BERLIN - Chancellor Angela Merkel and other leaders hailed the human courage that toppled the Berlin Wall, saying the historic events of 20 years ago showed the world could tackle new challenges, from poverty to climate change.
Merkel and fellow leaders from Britain, France and Russia spoke to tens of thousands gathered at the Brandenburg Gate to celebrate the anniversary of the collapse of the Wall, which ended the Cold War and paved the way for German reunification.
Together we brought down the Iron Curtain and I am convinced this can give us the strength for the 21st century, said Merkel, who grew up behind the Wall herself in communist East Germany.
Our good fortune obliges us to take on the challenges of our time, she added, mentioning security, economic well-being and protection of the environment as key tasks confronting the world.
The spirit of celebration was dampened somewhat Monday by a steady downpour, which forced spectators gathered around the illuminated Brandenburg Gate to cover themselves with plastic rain coats and umbrellas.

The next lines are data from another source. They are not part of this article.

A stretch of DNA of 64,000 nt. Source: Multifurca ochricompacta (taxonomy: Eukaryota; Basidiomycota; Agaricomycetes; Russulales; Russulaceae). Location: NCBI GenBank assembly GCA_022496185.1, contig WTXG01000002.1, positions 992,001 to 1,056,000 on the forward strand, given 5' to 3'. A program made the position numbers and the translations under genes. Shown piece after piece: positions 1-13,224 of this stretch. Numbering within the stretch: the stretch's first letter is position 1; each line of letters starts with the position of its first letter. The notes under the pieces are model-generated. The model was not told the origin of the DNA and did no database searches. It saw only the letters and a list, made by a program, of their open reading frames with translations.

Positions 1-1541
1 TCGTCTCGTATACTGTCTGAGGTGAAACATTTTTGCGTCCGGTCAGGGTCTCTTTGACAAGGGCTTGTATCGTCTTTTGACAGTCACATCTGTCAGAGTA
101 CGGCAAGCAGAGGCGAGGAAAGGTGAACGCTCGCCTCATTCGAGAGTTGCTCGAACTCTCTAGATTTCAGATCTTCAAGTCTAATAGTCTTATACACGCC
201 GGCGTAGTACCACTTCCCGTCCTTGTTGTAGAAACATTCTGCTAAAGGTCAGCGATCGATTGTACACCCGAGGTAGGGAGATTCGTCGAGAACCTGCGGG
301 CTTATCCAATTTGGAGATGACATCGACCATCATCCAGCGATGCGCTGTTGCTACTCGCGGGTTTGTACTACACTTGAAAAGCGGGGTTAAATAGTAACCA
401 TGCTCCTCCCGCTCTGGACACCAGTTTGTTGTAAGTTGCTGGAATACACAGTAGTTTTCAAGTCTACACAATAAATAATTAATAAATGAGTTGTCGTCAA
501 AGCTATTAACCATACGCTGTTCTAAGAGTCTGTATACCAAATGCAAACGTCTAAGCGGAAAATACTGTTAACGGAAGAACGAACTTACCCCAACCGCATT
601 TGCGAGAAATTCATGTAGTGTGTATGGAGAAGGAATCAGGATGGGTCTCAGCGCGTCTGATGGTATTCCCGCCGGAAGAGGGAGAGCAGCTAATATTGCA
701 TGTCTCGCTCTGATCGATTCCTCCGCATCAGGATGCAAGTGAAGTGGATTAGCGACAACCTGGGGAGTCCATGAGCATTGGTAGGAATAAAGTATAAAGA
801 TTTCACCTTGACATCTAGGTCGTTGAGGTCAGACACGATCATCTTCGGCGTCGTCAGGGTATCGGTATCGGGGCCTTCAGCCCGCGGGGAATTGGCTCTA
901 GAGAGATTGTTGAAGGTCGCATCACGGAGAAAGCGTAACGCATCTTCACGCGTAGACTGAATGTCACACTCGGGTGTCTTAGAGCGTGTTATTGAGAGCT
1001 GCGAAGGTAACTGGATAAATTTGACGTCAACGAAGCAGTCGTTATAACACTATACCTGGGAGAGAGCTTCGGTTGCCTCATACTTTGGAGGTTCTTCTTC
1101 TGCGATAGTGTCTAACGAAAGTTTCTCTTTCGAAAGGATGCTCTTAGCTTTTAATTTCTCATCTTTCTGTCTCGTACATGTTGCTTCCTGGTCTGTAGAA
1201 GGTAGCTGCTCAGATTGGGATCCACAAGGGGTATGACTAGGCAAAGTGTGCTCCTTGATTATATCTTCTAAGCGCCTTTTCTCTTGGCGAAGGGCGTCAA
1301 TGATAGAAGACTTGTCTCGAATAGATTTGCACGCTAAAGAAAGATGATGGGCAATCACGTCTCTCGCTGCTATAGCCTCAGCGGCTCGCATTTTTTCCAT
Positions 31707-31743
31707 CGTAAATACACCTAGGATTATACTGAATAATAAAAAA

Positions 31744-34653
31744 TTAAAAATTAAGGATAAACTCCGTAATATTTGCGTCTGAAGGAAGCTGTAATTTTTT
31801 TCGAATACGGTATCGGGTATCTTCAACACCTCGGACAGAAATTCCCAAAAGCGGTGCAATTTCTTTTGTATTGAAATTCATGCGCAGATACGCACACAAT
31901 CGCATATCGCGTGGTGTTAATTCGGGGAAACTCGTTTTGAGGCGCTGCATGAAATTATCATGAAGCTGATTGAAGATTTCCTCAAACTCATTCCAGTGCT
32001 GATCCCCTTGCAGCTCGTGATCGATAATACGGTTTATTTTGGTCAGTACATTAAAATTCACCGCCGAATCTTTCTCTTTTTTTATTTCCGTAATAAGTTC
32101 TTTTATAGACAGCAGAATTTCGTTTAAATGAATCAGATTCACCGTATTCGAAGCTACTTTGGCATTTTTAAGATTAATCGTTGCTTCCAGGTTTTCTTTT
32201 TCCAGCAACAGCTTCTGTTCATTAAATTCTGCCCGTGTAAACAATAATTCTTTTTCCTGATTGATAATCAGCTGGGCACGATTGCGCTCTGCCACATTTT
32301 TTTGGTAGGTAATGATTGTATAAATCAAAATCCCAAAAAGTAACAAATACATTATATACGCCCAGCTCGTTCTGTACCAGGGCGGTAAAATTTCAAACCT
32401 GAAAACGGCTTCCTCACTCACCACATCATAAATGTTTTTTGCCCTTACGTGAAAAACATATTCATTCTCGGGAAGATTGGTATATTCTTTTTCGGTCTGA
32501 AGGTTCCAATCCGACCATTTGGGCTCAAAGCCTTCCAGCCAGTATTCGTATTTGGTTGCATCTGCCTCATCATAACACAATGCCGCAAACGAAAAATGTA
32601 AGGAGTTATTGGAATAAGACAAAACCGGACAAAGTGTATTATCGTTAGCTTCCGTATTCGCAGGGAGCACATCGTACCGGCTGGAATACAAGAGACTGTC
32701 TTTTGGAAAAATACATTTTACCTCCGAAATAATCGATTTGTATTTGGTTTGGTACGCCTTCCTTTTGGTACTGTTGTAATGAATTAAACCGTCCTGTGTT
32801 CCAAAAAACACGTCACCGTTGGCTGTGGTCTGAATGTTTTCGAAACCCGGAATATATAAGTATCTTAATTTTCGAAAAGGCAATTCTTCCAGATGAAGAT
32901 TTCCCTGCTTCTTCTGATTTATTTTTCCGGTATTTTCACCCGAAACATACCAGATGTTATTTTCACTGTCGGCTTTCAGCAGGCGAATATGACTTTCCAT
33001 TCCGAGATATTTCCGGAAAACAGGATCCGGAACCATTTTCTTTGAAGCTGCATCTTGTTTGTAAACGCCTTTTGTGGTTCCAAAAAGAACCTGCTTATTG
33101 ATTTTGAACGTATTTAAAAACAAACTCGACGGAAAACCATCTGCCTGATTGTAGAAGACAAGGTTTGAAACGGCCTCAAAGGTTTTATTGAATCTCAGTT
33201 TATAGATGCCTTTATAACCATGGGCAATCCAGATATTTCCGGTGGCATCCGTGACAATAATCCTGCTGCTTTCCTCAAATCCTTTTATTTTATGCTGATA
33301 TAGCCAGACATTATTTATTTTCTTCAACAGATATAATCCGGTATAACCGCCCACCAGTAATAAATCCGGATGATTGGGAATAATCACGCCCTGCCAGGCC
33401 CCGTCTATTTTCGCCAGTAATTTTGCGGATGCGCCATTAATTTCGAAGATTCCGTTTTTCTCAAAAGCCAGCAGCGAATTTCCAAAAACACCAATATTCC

French President Nicolas Sarkozy said the fall of the Wall was a liberation, but also a call to nations to fight against repression, to fight against the walls that still exist in our world and which still divide cities, regions and nations.
His Russian counterpart Dmitry Medvedev said the confrontation of the Cold War was in the past and urged the building of a new, better world and a common battle against economic crisis, crime, terrorism and poverty.
After the leaders spoke, they watched the symbolic toppling of a chain of giant brightly colored dominoes set up along a 1.5 km (0.9 mile) stretch where the Wall once stood and where Berliners from East and West celebrated on November 9, 1989.
Backed by the Soviet Union, the East German government began erecting its anti-fascist protection barrier in the early hours of August 13, 1961, to end a mass flight of its citizens into capitalist West Berlin.
Initially a makeshift fence of barbed wire, it was gradually built up into an imposing 156-km (97-mile) barrier that encircled the three western sectors of the city and was patrolled by guards who were ordered to shoot anyone who tried to escape.
According to a study published this year, at least 136 people were killed at the Berlin Wall between 1961 and 1989 while trying to flee.
But not a single shot was fired when the Wall fell and the night turned into a giant city-wide party with easterners roaming the streets of West Berlin in disbelief and residents from both sides of the Wall embracing each other impulsively.
(Writing by Noah Barkin, editing by Mark Trevelyan)